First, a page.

Letter to the editor: National Anthem idea isn’t good

Consider the universal custom in the United States to present the National Anthem, or to salute the flag, or to recite the Pledge of Allegiance as a prelude to school days or public events. Where in the United States Constitution is there mention of a national flag, or a national anthem or a pledge of allegiance? There is no reference to these “patriotic” practices we are expected to engage in even if we have doubts about what any of it really means.

Maybe the most audacious of these observances have been at professional football games: the immense U.S. flags, the fighter fly-overs, the marching uniformed soldiers, the celebrity performance of the National Anthem. Overkill — seemingly a militarization of football.

And what happens to individual athletes who vary from accepted ritualistic form? Colin Kaepernick is a prominent example, as were Tommie Smith and John Carlos, who raised their fists on the awards platform at the 1968 Mexico City Olympics.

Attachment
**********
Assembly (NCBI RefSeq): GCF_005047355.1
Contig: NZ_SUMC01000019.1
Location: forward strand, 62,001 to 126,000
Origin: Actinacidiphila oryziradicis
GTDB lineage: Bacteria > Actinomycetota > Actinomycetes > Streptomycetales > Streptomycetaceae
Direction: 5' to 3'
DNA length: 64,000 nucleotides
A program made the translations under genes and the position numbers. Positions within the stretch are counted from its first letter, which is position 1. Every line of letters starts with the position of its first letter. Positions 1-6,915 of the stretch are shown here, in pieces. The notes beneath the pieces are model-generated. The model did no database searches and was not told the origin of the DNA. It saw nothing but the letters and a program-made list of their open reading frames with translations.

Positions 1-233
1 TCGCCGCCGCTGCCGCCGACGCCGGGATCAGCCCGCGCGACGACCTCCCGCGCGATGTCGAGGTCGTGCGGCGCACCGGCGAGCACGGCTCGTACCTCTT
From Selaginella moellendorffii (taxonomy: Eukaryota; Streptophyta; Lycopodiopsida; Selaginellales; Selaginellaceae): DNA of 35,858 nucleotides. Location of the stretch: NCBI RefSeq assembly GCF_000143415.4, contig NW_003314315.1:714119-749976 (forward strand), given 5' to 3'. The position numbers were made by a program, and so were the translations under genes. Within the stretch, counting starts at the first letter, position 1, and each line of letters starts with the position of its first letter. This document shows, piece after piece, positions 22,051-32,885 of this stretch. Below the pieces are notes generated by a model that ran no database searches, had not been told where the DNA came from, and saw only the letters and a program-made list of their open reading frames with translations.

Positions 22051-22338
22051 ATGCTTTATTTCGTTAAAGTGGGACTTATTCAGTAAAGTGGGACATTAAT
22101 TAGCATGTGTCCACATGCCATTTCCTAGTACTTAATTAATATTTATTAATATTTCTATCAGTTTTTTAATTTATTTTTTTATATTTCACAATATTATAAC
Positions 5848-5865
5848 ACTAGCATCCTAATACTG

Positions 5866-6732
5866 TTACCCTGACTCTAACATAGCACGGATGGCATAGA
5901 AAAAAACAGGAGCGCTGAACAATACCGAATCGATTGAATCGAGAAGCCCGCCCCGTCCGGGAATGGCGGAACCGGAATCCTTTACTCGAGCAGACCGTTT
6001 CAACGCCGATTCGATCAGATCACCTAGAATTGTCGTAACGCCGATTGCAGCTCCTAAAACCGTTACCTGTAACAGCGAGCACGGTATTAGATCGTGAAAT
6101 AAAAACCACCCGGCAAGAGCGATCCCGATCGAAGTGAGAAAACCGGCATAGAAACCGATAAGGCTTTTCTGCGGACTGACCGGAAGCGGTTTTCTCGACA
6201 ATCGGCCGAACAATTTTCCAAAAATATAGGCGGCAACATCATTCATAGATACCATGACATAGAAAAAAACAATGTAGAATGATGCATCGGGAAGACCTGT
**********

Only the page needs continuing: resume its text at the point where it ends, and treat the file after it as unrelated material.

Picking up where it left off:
Should every person be expected to inflexibly participate in these rituals as a demonstration of patriotism, loyalty and love of country? Is this patriotism? Does it unite us? Or does it make compulsory an empty, thoughtless conformity to a patriotic orthodoxy.

Isn’t dissent patriotic? Our nation was born out of dissent. Will inducing school children to listen to the National Anthem every morning create unity? What about hearing Woody Guthrie’s original 1940 version of “This Land is Your Land” or reading Langston Hughes’s “Let America be America Again” or reading excerpts from Dee Brown’s “Bury My Heart at Wounded Knee”? James Baldwin? Ta-Nahisi Coates? Cesar Chavez?

Or maybe each morning a student could address their teachers and peers, stating their opinion on a matter of national concern? That might get some brain cells activated. Hearing the National Anthem each school morning? Not so much.

Millard Cox


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